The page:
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Publication numberUS5942918 A
Publication typeGrant
Application numberUS 08/881,926
Publication dateAug 24, 1999
Filing dateJun 25, 1997
Priority dateJun 25, 1997
Fee statusPaid
Publication number08881926, 881926, US 5942918 A, US 5942918A, US-A-5942918, US5942918 A, US5942918A
InventorsMichael A. Ang, Alexander D. Taylor, Jonathan E. Starr
Original AssigneeSun Microsystems, Inc.
Export CitationBiBTeX, EndNote, RefMan
External Links: USPTO, USPTO Assignment, Espacenet
Method for resolving differential signals
US 5942918 A
Abstract
A method for resolving differential signals is provided which quickly and efficiently recognizes signals by resolving differences between the signals using a resolving circuit which is powered by a clock signal. The resolving circuit operates with supply voltage levels as low as one threshold voltage. Also, the signal hold time can be made very small depending on the sizing of certain transistors. Other advantages include reduced power consumption, high speed operation, good rejection of input noise and power supply noise, ability to resolve small (e.g., 1.0 mVolt) voltage differences, and the ability to function with a variety of types of drivers, including HSTL, DTL and PECL.
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Claims(12)
What is claimed is:
1. A method for determining the value of a differential input value comprising:
generating a first resistance based upon a first part of the differential input value, the first resistance being coupled between a first node and ground;
generating a second resistance based upon a second part of the differential input value, the second resistance being coupled between a second node and ground;
providing a current through the first and second resistances;
resolving which of the first and second nodes has a higher voltage based upon which of the first and second resistances is higher; and
disabling generating the first and second resistances when the higher of the voltages at the first and second nodes reaches a threshold.
2. The method of claim 1 wherein the resolving step includes reinforcing which of the first and second nodes has a higher voltage so as to enhance the resolving step.
3. The method of claim 2 wherein the reinforcing is performed using cross coupled inverters.
4. The method of claim 1 further comprising:
coupling a clock signal to a node equalization circuit, the node equalization circuit being coupled to the first and second nodes; and
equalizing the first and second nodes when a clock signal is not active.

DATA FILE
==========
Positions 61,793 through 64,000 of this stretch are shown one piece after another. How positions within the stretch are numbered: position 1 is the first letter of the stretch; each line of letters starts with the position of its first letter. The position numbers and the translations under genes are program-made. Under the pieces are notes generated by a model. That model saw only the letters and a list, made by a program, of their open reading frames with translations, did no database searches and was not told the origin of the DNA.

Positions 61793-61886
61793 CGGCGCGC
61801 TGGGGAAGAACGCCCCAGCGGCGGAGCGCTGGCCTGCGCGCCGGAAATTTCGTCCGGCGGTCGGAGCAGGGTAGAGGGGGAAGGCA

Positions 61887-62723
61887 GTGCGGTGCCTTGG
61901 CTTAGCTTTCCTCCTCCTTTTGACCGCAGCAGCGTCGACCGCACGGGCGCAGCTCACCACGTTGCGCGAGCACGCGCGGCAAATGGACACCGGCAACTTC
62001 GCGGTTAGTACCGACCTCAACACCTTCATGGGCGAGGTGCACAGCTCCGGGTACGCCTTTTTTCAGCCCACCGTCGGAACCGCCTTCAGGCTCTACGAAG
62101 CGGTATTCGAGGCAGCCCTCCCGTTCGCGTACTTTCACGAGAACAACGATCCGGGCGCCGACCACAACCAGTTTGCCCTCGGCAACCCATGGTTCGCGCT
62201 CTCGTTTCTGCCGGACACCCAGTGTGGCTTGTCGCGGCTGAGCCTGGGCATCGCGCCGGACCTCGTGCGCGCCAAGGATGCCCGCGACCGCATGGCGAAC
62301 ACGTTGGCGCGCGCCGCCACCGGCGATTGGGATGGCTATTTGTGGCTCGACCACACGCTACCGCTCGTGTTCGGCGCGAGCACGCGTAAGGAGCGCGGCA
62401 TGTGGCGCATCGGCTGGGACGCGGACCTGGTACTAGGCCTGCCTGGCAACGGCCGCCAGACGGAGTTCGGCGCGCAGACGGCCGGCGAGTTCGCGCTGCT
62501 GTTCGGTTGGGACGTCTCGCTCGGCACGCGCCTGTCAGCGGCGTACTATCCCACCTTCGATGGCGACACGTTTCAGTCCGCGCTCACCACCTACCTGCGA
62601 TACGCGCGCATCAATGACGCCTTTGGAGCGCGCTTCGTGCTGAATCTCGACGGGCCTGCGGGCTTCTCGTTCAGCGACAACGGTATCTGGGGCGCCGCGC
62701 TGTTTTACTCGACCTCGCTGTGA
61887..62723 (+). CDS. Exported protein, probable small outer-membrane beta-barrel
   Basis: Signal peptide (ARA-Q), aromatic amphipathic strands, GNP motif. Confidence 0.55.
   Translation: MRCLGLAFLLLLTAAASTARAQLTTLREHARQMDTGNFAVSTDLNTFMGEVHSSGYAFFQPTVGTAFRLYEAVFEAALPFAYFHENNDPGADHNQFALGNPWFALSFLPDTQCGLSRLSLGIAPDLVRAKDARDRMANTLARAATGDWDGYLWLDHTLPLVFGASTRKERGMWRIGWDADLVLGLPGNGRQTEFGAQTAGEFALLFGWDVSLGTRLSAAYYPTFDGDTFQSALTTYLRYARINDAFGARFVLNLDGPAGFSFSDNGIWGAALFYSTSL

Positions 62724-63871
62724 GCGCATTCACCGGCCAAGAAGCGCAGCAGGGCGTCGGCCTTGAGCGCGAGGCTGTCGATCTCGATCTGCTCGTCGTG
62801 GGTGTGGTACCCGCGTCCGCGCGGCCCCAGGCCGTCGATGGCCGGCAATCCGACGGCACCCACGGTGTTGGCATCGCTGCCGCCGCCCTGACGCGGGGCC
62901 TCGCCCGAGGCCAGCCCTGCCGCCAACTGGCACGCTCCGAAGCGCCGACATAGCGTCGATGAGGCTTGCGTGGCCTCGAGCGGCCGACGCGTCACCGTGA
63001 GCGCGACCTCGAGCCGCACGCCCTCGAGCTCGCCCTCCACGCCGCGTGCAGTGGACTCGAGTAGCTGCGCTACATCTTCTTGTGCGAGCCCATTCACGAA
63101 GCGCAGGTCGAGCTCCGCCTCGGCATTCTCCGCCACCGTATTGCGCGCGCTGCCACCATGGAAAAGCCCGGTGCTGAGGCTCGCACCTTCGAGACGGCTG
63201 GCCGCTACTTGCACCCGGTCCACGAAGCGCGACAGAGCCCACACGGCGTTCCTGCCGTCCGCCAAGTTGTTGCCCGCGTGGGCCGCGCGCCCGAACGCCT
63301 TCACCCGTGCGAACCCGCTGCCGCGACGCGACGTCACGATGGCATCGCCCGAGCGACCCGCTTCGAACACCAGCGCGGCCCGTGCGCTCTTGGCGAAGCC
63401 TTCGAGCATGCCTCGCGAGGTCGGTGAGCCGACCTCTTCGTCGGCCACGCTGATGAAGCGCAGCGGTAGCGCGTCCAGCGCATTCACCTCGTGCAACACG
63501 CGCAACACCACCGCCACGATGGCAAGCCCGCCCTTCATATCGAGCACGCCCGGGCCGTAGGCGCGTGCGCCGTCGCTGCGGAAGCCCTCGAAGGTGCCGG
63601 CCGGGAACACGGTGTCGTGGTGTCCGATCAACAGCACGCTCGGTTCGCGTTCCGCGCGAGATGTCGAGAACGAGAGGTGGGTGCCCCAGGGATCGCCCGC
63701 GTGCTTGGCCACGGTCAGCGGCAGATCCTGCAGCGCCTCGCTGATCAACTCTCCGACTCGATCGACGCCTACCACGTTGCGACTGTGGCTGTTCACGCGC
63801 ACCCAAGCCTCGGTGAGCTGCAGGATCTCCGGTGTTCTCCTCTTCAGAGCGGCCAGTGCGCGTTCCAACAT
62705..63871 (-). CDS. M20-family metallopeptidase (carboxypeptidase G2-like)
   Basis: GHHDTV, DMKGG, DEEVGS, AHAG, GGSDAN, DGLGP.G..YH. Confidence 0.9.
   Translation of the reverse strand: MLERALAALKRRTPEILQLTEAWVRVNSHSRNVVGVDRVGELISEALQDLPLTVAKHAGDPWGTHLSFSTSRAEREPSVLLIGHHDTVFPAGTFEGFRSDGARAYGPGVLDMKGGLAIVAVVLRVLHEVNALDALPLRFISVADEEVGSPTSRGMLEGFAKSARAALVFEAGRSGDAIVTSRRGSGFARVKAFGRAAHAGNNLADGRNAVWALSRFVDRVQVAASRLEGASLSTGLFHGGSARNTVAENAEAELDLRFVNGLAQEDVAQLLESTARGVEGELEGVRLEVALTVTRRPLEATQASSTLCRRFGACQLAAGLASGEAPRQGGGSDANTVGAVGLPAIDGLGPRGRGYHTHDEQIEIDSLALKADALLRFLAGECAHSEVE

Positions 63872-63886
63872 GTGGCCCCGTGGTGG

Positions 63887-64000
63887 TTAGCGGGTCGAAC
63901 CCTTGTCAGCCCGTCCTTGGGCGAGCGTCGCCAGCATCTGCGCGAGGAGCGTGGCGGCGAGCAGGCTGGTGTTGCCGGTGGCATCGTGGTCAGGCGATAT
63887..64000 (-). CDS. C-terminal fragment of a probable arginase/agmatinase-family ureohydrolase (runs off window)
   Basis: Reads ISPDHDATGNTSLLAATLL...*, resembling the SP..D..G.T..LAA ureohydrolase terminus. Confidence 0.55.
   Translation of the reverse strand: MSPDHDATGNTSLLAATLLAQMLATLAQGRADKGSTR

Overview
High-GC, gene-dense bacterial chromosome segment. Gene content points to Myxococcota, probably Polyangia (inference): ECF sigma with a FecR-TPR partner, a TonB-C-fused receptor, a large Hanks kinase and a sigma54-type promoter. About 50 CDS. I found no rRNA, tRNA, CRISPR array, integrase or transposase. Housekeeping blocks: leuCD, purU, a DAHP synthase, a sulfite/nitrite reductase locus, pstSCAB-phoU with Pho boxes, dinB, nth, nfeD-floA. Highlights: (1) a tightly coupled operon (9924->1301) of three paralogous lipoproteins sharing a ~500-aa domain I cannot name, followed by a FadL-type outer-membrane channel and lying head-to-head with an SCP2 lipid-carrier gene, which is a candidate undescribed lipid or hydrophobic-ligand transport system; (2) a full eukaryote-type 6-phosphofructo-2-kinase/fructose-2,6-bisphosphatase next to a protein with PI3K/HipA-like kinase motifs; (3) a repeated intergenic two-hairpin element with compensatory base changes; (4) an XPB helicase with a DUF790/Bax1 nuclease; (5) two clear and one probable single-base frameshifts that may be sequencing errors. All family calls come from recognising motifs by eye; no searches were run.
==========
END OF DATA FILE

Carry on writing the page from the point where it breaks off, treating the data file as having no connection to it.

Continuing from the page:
5. The method of claim 1 further comprising:
isolating the first and second nodes when a clock signal is active.
6. The method of claim 1 further comprising:
providing an output signal indicative of which of the first and second nodes has a higher voltage; and
holding the state of the output signal indicating which of the first and second nodes has a higher voltage when the clock signal becomes inactive.
7. A method for determining the value of a differential input value comprising:
providing a resolving circuit coupled to a clock signal, the resolving circuit having a first threshold voltage above which a first portion of the resolving circuit turns on and a second threshold voltage above which a second portion of the resolving circuit turns on;
coupling a first part of the differential input value to a first node;
coupling a second part of the differential input value to a second node;
coupling a signal decode circuit to the first and second nodes, the signal decode circuit receiving the clock signal and an input signal decode signal, and providing a node enable signal;
using the node enable signal and the clock signal to power the resolving circuit so as to allow determining the value of the differential input value when one of the first threshold voltage or the second threshold voltage of the resolving circuit is exceeded; and
using the resolving circuit to resolve which of the first and second nodes has a higher voltage such that the first and second nodes provide a differential result.
8. The method of claim 7 further comprising:
providing an output signal indicative of which of the first and second nodes has a higher voltage; and
holding the state of the output signal indicating which of the first and second nodes has a higher voltage when the clock signal becomes inactive.